Pesky hotel resort fees could soon be on their way out. At
least, that's what some hospitality analysts predict might happen following
news that the District of Columbia attorney general earlier this month filed a
lawsuit against Marriott International, accusing the hotel giant of deceptive
The suit, which was filed with the District of Columbia
Superior Court, accuses Marriott of employing "an unlawful trade practice
called 'drip pricing' in advertising its hotel rooms, whereby Marriott
initially hides a portion of a hotel room's daily rate from consumers."
That hidden portion, according to the AG's office, is
typically labeled a resort, amenity or destination fee.
Marriott declined to comment on the pending litigation but
said, "We look forward to continuing our discussions with other state AGs."
The problem of drip pricing and poorly disclosed fees isn't
unique to Marriott, however. In fact, the practice is rampant among Las Vegas
hotels and resorts.
The industry as a whole has long made use of the practice,
generally revealing any mandatory resort fees only at the conclusion of the
booking process, resulting in a final price that can differ substantially from
the original advertised amount, thus discouraging price-comparison shopping.
Robert Cole, Phocuswright's senior research analyst for
lodging and leisure travel, said one of the fundamental issues with drip
pricing is that hotels and resorts are often forced to engage in the practice
simply to remain competitive.
"The hotel groups that don't use drip pricing are
disadvantaged, because their properties look artificially more expensive than
the other hotels that are participating in this anti-consumer behavior and are
artificially making their pricing look low," Cole said. "If you are
doing the right thing for the consumer, you are at a structural disadvantage to
those who are being hostile to the consumer, and that's a problem."
While Cole said he expects that the D.C. lawsuit alone won't
be enough to end drip pricing, he said he believes a legislative solution,
similar to past crackdowns that have reined in problematic pricing practices in
the airline and car rental industries, could be in the offing.
"We have a president in the White House who seems to be
pro-business and whose family is in the hospitality industry, so there's not a
strong likelihood of the Federal Trade Commission (FTC) doing something
immediately, but it's been on their radar," Cole said.
Citing a series of warning letters the FTC sent to various hotels
in 2012 and an economic analysis of hotel fees released by the agency in 2017,
he added, "This is an issue that has no consumer benefits and few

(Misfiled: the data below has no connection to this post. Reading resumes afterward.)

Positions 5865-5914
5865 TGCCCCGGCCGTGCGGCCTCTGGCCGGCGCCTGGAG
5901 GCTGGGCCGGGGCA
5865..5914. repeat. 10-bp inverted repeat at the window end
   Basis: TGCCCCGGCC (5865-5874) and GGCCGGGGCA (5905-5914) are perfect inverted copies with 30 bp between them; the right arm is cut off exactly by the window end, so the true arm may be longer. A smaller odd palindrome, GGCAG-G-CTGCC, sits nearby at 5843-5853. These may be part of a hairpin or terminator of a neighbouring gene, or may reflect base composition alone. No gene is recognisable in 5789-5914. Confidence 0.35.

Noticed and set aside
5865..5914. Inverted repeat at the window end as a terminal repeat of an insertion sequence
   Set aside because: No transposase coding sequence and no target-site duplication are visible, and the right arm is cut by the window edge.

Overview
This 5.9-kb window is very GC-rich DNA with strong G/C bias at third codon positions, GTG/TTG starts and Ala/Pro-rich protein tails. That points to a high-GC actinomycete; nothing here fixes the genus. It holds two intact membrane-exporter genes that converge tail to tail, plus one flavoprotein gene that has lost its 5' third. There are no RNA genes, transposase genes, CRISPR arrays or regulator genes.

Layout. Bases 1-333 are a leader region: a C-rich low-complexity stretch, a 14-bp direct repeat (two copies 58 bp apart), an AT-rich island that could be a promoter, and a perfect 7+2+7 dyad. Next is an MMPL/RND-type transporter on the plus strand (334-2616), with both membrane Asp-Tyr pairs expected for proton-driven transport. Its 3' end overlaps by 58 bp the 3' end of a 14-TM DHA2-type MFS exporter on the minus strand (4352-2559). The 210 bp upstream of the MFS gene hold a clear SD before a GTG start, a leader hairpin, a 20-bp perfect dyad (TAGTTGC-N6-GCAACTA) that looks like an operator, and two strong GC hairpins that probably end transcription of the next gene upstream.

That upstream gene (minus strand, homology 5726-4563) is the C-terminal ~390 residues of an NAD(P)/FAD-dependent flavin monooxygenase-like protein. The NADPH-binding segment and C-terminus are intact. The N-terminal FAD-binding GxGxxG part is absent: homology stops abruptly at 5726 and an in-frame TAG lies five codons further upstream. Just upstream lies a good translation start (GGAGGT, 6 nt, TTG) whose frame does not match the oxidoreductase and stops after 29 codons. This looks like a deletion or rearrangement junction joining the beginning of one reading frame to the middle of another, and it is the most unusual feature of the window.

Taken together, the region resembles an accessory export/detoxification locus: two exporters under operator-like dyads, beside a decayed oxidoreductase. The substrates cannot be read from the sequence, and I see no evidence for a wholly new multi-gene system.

proponents. Hotels have managed to skirt it for a while, but it certainly looks
like a change is inevitable at this point."
Not everyone is quite as bullish on legislative progress.
Industry consultant Bjorn Hanson, an adjunct professor at New York University's
Tisch Center, called D.C.'s lawsuit "imprecise" and asserted that any
substantial change in the hotel resort fee and drip pricing landscape is "very
Moreover, Hanson said that resort fees have become
increasingly important to hoteliers in an environment where revenue growth has
stagnated and expenses are rising.
"In 2019, average daily rates are probably going to
increase by less than 2%, and inflation is going to increase by slightly less
than 2%," Hanson said. "But hotels are being subjected to large
increases in labor costs as well as in insurance, real estate and financing
costs, which are all growing faster than inflation. Despite occupancy being the
highest it's been since 1981, the industry can't achieve pricing power, so
there's definitely pressure to increase revenues."
Late last year, Hanson released an analysis predicting that
fees and surcharges at U.S. hotels would grow 8.5%, to a record $2.93 billion,
for 2018. Hotel fees and surcharges in the U.S. have increased every year since
This rapid rise and proliferation in fees, however, may have
finally hit a tipping point among guests.
"I think consumers are getting angrier," said
Christopher Elliott, founder of the nonprofit consumer advocacy group Elliott
Advocacy. "More hotels have adopted fees, and the fees have been going up
without a corresponding upgrade in amenities.
"A hotel that may have had a $15 resort fee five years
ago may now be charging $25, and consumers are not stupid. They know they're
getting less and paying more, and they don't like being shown a lower price and
then having to pay more at the end of their booking process. But I don't think
that resort fees are going to change with a single lawsuit. It's going to take
a lot of little things adding up together to finally do away with it."
Meanwhile, Phocuswright's Cole asserted that creating a more
transparent booking process is very much in a hotel's best interests.
"Hospitality and drip pricing are two mutually
exclusive things," Cole said. "Drip pricing is the antithesis of
putting the guest first and what hospitality is supposed to mean. It's in
complete conflict with the industry's messaging."